Metro Weekly

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The Alchemist offers some priceless nuggets, but overall lacks the stones to be fully satisfying

Although Michael Kahn has an exceptional talent for injecting antique plays with contemporary flair, his take on Ben Jonson’s comedy The Alchemist makes one long for jerkins, ruffled collars and the trills of a dusty harpsichord. Although it is impossible to fault the precision, energy and tight pacing of the production, there is something patently off-putting about the spin Kahn gives to the trio of grifters at the heart of this farce. Instead of channeling the required lovable roguery, David Manis as the phony alchemist Subtle comes across like a seedy front-man from a marginal ’80s rock band recently denied entry to Margaritaville. Michael Milligan as his partner and rival Face, is less repellant but no more convincing, and Kate Skinner, the female con Dol Common, suggests world-weariness to the point of ossification.

The Alchemist
The Alchemist
(Photo by Scott Suchman)

Of course, con artists from any age must, by their very profession, have a certain slipperiness, but they must also offer charm, charisma and a psychologist’s perception of human wants and needs. What Jonson doesn’t write into the play, the ensemble must deliver. The most we get from this trio are an awful lot of costume changes, running around passed off as devil-may-care shenanigans, and smirking. Assuming you can adjust your expectations, you’ll do fine.

If you can go with the flow, the nuggets to enjoy here come in the many characters who parade in and out of the townhouse where the con men set up camp to fleece the locals with their cash-for-alchemy scheme. Though one of the smallest parts, Robert Creighton as the diminutive and aggressively suspicious Ananias, for example, steals every scene with an abject silliness that is no doubt harder to pull off than it looks. Kyle Fabel, playing Pertinax Surly, the less-than-convinced right-hand-man of Sir Epicure Mammon, does an amusing turn disguised as a ridiculously hot-headed Spaniard, and Jeff Biehl brings a bit of Beavis and Butthead splendor to his stoner version of another victim, Abel Drugger. Though there will be those that find David Sabin’s Sir Mammon, portrayed in parody of a modern icon of the nouveau riche, side-splitting, others may be less impressed with Kahn’s choice of accessibility over wit.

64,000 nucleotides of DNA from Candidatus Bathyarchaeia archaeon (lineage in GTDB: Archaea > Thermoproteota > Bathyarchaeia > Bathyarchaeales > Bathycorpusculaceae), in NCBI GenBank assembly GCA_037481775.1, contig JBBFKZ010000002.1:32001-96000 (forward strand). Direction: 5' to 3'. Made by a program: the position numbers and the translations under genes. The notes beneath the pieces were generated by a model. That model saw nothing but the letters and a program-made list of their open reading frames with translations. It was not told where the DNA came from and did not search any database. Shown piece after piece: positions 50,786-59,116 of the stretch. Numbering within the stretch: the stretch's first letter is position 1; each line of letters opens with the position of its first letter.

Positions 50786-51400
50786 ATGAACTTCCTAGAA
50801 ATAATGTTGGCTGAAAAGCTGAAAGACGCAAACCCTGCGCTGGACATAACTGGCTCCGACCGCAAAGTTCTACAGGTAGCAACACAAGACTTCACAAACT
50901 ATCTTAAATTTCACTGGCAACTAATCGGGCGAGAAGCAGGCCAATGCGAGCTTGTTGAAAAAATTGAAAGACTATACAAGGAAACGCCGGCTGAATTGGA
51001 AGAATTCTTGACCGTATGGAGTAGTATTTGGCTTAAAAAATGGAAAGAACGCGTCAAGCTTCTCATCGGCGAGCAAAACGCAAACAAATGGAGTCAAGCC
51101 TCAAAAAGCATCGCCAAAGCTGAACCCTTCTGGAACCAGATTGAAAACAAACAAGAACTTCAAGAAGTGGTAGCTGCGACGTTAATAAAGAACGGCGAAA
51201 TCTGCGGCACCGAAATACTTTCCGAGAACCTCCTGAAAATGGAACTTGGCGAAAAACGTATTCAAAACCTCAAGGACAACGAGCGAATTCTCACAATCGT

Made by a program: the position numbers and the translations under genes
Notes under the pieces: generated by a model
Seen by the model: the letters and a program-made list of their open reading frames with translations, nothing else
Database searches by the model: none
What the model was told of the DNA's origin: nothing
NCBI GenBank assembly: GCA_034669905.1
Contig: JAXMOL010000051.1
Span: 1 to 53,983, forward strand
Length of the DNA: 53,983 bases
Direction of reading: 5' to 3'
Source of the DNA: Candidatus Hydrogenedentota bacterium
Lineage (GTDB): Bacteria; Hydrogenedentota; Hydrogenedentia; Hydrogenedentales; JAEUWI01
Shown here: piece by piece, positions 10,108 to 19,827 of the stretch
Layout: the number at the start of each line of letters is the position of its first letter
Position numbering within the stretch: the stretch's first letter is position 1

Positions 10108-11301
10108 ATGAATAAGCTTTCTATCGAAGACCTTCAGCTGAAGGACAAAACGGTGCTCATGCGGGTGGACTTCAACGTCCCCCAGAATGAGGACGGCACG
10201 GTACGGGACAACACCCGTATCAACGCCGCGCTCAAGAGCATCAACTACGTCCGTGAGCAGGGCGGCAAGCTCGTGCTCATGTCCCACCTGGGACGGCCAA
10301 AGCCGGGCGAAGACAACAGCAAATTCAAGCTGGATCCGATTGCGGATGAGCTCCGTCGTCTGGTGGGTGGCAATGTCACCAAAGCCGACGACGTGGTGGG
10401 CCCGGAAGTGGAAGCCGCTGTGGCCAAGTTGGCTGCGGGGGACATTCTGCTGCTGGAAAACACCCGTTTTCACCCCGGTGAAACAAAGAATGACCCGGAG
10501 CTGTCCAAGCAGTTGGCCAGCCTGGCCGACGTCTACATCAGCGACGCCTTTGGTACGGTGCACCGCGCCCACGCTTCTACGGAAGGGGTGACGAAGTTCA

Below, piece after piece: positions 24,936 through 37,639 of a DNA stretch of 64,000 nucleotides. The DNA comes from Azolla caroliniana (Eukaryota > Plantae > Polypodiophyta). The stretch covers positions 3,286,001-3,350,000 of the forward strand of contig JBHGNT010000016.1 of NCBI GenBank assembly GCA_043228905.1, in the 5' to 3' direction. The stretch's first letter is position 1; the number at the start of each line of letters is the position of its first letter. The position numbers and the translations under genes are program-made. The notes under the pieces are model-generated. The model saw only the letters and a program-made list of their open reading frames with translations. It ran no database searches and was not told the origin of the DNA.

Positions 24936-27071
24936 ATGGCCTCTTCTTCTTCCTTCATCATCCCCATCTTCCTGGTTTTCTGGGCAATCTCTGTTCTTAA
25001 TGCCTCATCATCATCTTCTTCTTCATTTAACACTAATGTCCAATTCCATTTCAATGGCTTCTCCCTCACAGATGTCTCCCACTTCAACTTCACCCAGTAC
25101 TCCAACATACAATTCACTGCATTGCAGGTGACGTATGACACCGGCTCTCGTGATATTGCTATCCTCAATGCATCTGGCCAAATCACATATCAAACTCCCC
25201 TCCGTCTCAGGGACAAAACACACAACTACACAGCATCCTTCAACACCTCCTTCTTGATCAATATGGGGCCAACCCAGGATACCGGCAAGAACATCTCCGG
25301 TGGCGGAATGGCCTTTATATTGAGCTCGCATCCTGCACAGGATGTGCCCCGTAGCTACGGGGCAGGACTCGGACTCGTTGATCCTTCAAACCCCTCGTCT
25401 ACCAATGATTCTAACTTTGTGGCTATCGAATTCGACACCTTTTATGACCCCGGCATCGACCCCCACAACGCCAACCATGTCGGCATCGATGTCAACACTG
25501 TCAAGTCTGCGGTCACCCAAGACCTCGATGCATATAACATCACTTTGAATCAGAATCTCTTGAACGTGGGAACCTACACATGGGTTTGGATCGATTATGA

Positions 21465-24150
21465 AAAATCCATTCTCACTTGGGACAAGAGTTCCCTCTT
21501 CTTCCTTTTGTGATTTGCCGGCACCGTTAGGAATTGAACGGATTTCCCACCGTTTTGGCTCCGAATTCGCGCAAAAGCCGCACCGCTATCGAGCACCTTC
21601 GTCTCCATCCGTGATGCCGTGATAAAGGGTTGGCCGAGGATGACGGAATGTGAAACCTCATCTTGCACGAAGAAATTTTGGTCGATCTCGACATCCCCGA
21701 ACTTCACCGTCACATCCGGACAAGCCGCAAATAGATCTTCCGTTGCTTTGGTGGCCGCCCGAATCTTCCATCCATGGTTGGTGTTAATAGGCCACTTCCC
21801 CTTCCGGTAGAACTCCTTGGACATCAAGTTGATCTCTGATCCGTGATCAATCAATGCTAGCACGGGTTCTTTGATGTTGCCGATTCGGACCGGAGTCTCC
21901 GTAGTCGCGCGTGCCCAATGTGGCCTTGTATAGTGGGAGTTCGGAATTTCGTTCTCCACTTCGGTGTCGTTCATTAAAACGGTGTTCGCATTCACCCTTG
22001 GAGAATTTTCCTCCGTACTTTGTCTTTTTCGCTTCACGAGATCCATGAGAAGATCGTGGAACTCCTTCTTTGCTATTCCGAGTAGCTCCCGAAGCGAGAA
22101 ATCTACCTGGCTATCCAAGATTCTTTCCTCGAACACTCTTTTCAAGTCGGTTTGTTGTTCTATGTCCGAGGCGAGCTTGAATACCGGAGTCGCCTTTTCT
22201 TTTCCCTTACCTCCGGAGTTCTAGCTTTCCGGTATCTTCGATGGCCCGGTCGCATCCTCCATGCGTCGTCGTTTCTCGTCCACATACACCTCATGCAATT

Still, as fun as these moments are, more of our time is indeed spent with the dastardly trio who change costume and con for each potential victim at an increasingly frenetic pace. Although he is without question at home with Jonson’s way with language, Manis offers more in the way of volume than color. Although he occasionally dashes around in a manner reminiscent of a funnier Christopher Lloyd as the mad professor in Back to the Future, Manis is never far from the has-been rocker; instantly ready to leer his appreciation of the young and attractive Widow Pliant, who offers the prospect of a fiscal and physical conquest like a none-too-bright groupie. It is hard to see, let alone share, what the gullible can find so compelling about Subtle since Manis puts more emphasis on filling the stage than he does on suggesting the personal connection so essential in conning his victims.

To Nov. 22
Lansburgh Theatre
450 Seventh St. NW

Though Milligan succeeds in bringing a bit of traditional verve to his Face, he is too busy keeping up with the choreography to exude the kind of irony the play needs. When in disguise as the alchemist’s smithy, his Igor-like persona unfortunately brings to mind far more hilarious sidekicks, including the comic genius of Marty Feldman in Young Frankenstein; just so much better not to go there unless you have the space for originality. And finally there is Skinner’s Dol, vamping it up in garters when she looks like she’d be far happier in something Tennessee Williams.

Of course, staging a comedy is serious business, especially a farce drawn from another age with its own, sometimes alien, sensibilities – but what wit Jonson does have to offer a modern audience is over-powered here by the quest to color the play with niche American humor. Perhaps laudable as an academic endeavor, but much harder to enjoy as an audience.